As I'm sure you heard, the big news in baseball this weekend was of the unsavory sort: Ryan Braun has apparently tested positive for a prohibited substance. That statement should come with a qualifier, though, because A) he tested positive for a "prohibited substance" and not a steroid per se, and B) it's possible that the test was a fake positive and that Braun actually wasn't taking a banned substance. His sample was collected in October, and the first results to come back had testosterone levels that were "...insanely high, the highest ever for anyone who has ever taken a test, twice the level of the highest test ever taken" (NY Daily News).
Everyone has been reiterating how foolproof the PED test is, and that may be the case, but every scientific test has the potential to return an extraneous result. There are too many variables that you can't control, and there could have been any number of reasons why Braun's results turned up funky: bad equipment, human error, damaged samples...who knows? But when you have a result that's such an obvious and extreme outlier, it's reasonable to withhold a sliver of doubt and demand a retest.
So I won't be judging Braun yet, not until we hear the finals results of the re-test (if we hear them at all). I'm sure many people will, though, and it makes me question the journalistic ethics of this news. If you heard from a reliable source that Braun had tested positive but he was appealing the test due to funky results, do you run with the story? Is it responsible to print the story, tarnishing someone's reputation before the conclusive proof is necessarily in? At what point do you feel comfortable enough with your source and the information before running with it?
I'm not saying any of this to judge the person that broke this story, as I don't know if there's a perfect answer here. I tend to take a very conservative view in publishing stories, and I know others are probably less exacting. And you could argue that this is big news even if it is a false positive, certainly. Personally, though, I think this is yet another example of why our modern news cycle does not deal with science well. The news demands breaking, definitive news, while scientists put error bars around everything and couch their words carefully. It's a poor fit that leads to all sorts of misreported news.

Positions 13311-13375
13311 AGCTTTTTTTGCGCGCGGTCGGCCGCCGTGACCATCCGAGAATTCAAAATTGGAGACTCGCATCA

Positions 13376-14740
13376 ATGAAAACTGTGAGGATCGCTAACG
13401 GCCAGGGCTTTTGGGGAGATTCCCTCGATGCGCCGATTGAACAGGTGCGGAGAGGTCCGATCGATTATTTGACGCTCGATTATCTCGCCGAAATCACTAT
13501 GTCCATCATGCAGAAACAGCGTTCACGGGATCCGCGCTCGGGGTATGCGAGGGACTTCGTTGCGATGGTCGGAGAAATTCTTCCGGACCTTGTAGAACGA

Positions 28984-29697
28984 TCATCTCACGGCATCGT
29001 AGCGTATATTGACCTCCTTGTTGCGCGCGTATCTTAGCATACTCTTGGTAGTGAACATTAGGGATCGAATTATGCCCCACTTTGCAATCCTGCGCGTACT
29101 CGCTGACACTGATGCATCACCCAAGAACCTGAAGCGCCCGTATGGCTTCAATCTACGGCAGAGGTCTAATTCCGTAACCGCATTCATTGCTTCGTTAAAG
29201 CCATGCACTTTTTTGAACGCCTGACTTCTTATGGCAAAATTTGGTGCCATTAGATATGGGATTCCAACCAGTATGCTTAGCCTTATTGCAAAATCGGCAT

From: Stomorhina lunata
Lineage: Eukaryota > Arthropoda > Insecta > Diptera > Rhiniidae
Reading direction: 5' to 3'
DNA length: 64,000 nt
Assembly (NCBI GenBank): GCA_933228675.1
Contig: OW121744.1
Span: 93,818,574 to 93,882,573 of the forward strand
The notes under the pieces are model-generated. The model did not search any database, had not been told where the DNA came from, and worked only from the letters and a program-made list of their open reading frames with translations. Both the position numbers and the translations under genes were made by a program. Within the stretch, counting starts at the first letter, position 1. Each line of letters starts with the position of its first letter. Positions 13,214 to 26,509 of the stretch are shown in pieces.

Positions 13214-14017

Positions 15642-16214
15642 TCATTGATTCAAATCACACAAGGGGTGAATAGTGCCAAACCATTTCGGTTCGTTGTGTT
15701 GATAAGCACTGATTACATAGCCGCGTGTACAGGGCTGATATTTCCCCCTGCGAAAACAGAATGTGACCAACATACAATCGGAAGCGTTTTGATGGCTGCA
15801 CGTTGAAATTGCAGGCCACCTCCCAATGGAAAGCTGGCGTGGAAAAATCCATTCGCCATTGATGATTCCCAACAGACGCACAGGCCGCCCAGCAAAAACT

EDIT: Here's a really good take on the testing process and result from Will Carrol at SI. I just learned a heck of a lot from it.
Anyway, rant over. This weekend, the A's traded Trevor Cahill to the Diamondbacks for three prospects: Jarrod Parker, Collin Cowgill, and Ryan Cook. This is noteworthy because some people (*ahem*Ken Rosenthal) are viewing it as a potential preview of what Wade Davis could net. Cahill is younger and better than Davis, but their peripherals are similar-ish and Davis is signed to a more team-friendly contract.
As much as I hate to admit it, Rosenthal has a point here; other teams are likely going to look at the Cahill deal as a potential comparison for Davis. In a fair and perfect world, there's no way that Davis should return more in a trade than Cahill. I know Friedman will milk his value as much as he possibly can by waiting on the market and trusting on other teams getting desperate, but this seems like yet another sign that we should keep our expectations modest.
While Jarrod Parker is a legit prospect and has good upside, it seem that most analysts aren't too enthused with Oakland's return in this deal. If Oakland could only bring back one top pitching prospect and two spare (but useful) parts, what hope do the Rays have of bringing in a young impact bat like Yonder Alonso or Logan Morrison?
One rumor from this weekend suggested the Rangers want to send Mitch Moreland to the Rays for Wade Davis, and while I'm not a fan of Moreland (he has upside, but he's still kinda meh), he may be more along the lines of what we should expect for Davis. I'm keeping my fingers crossed for more, but we're probably better off keeping our expectations modest.